Tokyo, August 1 (UNI): Reigning world champion P V Sindhu clinched the bronze medal after beating world no 9 He Bing Jiao of China in the badminton women’s singles third-place play-off here on Sunday.
Sindhu outclassed eighth seed Bing Jiao 21-13 21-15 in over 53 minutes at the Musashino Forest Sport Plaza court to add to her Rio 2016 silver.
In Rio Olympics, she settled for a silver medal after losing to Spain’s Carolina Marin in the final.
“It makes me feel really happy because I’ve worked hard for so many years. I had a lot of emotions going through me – should I be happy that I won bronze or sad that I lost the opportunity to play in the final,” the 26-year-old said after the match.
“But overall, I had to close off my emotions for this one match and give it my best, my all and think about the emotions. I’m really happy and I think I’ve done really well. It’s a proud moment getting a medal for my country,” she added.
With her bronze in Tokyo, she became the first Indian woman and second Indian Olympian after wrestler Sushil Kumar, to win two individual Olympic medals.
Sushil had won a bronze medal at the 2008 Beijing Olympics and a silver at the 2012 London edition.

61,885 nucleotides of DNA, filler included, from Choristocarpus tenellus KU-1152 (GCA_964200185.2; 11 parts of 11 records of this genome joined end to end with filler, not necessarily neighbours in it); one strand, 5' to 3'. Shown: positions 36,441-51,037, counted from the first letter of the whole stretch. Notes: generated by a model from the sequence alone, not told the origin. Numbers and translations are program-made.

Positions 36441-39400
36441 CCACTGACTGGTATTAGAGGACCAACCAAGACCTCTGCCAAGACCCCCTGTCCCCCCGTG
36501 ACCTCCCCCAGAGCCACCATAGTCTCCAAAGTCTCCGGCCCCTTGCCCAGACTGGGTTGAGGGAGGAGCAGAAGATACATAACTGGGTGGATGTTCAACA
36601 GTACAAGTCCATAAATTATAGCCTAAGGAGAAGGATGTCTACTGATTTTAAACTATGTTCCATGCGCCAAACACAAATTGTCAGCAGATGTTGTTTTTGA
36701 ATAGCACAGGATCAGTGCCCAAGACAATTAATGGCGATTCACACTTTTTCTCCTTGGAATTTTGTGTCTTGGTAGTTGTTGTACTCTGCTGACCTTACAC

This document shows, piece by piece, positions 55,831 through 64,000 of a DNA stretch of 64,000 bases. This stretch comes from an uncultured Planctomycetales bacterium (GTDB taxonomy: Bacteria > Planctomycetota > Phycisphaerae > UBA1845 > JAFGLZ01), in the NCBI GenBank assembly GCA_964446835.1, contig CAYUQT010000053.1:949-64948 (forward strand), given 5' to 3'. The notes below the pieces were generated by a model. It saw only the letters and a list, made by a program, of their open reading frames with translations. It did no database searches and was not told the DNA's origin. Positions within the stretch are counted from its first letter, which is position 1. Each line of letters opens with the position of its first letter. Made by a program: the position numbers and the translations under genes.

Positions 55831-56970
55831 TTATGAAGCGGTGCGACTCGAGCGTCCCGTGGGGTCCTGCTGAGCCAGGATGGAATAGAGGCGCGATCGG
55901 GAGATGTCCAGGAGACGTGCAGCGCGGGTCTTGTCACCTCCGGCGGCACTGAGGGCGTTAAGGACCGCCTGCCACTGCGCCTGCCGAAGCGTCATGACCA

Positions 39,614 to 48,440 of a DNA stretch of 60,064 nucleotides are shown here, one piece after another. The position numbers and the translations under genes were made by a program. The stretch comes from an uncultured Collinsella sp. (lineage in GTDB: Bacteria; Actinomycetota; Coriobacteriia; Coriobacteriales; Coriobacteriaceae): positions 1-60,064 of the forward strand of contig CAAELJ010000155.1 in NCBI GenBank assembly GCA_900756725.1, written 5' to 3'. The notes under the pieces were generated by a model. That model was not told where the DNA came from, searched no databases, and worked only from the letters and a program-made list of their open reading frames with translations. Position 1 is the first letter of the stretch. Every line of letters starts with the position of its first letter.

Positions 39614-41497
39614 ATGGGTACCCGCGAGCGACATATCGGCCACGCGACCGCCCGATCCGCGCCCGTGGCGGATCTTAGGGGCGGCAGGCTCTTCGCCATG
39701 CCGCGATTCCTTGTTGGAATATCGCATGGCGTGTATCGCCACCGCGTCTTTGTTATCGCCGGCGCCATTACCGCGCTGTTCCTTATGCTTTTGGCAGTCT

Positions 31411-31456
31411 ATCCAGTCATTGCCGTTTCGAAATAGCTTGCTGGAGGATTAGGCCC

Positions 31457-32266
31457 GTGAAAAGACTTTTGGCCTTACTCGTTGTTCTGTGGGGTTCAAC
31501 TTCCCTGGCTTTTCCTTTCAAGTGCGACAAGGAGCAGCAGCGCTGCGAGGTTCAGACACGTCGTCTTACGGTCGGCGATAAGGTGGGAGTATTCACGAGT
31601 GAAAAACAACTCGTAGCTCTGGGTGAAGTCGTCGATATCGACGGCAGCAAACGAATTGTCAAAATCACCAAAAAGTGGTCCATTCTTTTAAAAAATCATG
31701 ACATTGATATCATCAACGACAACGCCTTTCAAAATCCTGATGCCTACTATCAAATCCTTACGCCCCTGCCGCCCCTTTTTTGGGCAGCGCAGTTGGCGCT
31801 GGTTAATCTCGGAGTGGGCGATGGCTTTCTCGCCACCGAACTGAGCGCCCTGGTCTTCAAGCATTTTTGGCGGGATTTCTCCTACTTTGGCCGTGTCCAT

With this win, Sindhu also secured India’s third medal at Tokyo. Weightlifter Mirabai Chanu has already gone back after collecting a silver, while boxer Lovlina Borgohain is assured of at least a bronze so far.
Apart from the semi-final against Tai Tzu Ying, it has been a roaring campaign for Sindhu at Tokyo.
She covered all bases, showing almost no weakness with terrific court coverage and net play.
Against He Bing Jiao, Sindhu had a 4-0 headstart. However, Bing soon erased that advantage with her angled returns and flat pushes to claw back at 5-5.
While the 24-year-old Chinese made PV Sindhu lunge often to the backhand side of the net, Sindhu was forcing her opponent to do the same on the forehand side.
Her opponent committed a few unforced errors as the 26-year old Indian went into the break at 11-8.
Thereafter, Sindhu dictated terms by combining her defence and attack to ran away with the game 21-13.
In the second game, the Chinese shuttler made Sindhu work much harder. It was getting more and more physical, but PV Sindhu absorbed the workload and took the breather at 11-8.
In the end, PV Sindhu’s powerplay was proved too much for the Chinese and Indian shuttler sealed the bronze.
“I’m on cloud nine. I’m going to enjoy this moment. My family have worked hard for me and put in a lot of effort so I’m very thankful. And my sponsors have given me their best so I’d like to thank them and enjoy the moment,” said Sindhu.